The simple fact is, humans are made to be social. We're not designed to be on our own. In fact, we strive for connection with other people so much that loneliness is now a strong predictor of premature death. A study that looked at 13,000 patients with heart conditions found that when they had poor social connections, their conditions were exacerbated. Scoring low on factors like size of social network and perception of support carries a similar risk to smoking up to 15 cigarettes a day, according to one study.
When people feel more connected to their employer’s values, purpose, and their colleagues, at its extreme – these feelings lead to lower mortality rates. We’ve known for some time that loneliness can exacerbate ill health. But we also know that having a community of people around us at work (a community that can care and appreciate us and can interact regularly in a positive way), can have a huge effect on our wellbeing and feelings of loneliness.
Recognition is no longer nice to have, it is a core element of wellbeing
It stands to reason that a lack of positive, social interaction is harming employee mental health. A recent study of 20,000 American employees found that only half now said they have meaningful personal interactions with people on a daily basis. Research has found a lack of recognition at work is a predictor of higher levels of loneliness, and we know that being acknowledged is one of our very basic human needs. With a lack of recognition, we are experiencing fewer of those moments that connect us to other people.
Recognising the efforts of colleagues brings employers closer to them. When staff are thanked by their colleagues, it has the same impact in our brain as being given money. The ventral striatum and the ventral medial prefrontal cortex are reward centres in the brain which are activated when we get thanked or receive compliments. But it’s not just recognition that improves our wellbeing. Research from Mendoza and Schultz has shown that the reward centre in the brain lights up when just observing someone being thanked. Seeing someone else receiving recognition has a positive effect on all that witness it.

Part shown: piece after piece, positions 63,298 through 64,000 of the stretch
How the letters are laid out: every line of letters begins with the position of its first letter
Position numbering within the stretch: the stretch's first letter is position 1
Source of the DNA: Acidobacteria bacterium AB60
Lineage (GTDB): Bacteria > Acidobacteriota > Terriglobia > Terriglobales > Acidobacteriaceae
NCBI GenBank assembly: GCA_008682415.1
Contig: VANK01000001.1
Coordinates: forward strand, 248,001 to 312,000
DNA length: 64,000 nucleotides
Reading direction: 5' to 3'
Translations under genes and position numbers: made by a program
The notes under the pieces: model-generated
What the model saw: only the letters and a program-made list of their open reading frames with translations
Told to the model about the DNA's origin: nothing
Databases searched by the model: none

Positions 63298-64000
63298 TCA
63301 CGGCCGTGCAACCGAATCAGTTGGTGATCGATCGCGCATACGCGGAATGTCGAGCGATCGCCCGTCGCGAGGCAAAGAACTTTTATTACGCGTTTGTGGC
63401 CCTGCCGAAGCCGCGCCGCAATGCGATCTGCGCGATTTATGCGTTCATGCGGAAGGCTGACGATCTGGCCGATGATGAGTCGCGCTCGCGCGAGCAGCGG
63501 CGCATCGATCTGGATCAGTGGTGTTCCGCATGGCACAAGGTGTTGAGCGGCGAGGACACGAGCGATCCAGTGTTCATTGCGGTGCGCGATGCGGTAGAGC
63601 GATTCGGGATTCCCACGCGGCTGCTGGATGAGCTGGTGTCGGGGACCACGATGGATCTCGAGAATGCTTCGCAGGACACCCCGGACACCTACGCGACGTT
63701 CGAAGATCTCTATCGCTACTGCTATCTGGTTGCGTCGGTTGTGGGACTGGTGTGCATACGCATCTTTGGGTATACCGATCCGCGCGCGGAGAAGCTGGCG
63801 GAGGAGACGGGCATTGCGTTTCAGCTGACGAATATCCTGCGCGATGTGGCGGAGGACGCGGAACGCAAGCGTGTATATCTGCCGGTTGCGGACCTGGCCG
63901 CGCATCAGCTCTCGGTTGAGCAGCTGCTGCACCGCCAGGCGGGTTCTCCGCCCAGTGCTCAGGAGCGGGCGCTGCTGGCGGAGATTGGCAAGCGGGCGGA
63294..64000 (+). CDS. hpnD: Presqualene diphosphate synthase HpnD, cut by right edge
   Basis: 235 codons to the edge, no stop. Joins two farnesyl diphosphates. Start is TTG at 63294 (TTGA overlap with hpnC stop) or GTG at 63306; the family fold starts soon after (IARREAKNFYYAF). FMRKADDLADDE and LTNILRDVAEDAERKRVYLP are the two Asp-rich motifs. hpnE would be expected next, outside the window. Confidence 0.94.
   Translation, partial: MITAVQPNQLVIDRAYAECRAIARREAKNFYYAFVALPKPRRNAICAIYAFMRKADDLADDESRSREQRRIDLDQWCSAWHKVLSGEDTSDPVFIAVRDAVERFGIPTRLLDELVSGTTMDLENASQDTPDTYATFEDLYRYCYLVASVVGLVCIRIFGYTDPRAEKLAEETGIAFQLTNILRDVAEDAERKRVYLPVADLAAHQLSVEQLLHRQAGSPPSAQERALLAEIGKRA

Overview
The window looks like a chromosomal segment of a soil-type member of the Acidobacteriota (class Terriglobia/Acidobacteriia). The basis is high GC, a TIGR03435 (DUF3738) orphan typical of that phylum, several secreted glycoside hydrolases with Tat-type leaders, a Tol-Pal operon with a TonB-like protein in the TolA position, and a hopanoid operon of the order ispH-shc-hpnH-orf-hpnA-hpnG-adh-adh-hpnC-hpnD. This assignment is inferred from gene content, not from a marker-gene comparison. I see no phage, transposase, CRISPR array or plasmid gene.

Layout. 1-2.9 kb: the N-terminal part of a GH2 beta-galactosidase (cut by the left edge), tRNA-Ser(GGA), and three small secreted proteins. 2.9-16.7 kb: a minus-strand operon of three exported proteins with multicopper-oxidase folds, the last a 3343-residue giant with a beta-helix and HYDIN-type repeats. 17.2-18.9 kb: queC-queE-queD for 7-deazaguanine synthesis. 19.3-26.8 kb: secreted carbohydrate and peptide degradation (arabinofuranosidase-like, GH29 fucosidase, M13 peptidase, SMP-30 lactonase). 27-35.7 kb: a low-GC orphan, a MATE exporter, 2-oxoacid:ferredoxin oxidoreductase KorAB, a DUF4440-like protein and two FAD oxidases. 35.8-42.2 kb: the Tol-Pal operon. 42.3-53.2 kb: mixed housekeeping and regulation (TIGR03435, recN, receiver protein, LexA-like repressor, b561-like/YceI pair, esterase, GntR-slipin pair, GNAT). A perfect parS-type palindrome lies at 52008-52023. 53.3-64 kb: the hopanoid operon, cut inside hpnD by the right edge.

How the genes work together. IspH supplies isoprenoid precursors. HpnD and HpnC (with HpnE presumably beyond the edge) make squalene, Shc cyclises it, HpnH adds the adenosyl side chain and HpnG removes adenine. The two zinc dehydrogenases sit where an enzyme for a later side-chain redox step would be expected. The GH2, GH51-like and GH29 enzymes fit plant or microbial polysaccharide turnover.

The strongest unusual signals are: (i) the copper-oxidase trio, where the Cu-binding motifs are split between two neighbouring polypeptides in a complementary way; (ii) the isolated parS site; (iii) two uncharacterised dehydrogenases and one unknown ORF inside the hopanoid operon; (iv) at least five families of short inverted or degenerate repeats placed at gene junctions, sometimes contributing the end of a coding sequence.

So now more than ever, we need ways to encourage employers to support the development of social capital at work. As we are settling into a new hybrid way of working, it’s never been more important to see the pivotal role recognition plays in the employee wellbeing and the employee experience – and with the forming of the LELG, the UK Government has started to agree.
If the pandemic has taught us anything, it is just how much we need small, regular, and positive interactions with other people. It’s time for employers to take the baton from the Government, to bring back more of these moments of positive exchange. Now it the time to start encouraging employees to recognise and thank each other more often. Not just for our people’s success, but our organisations’ too.
The author is Gethin Nadin, director, employee wellbeing at Benefex.
This article is provided by Benefex.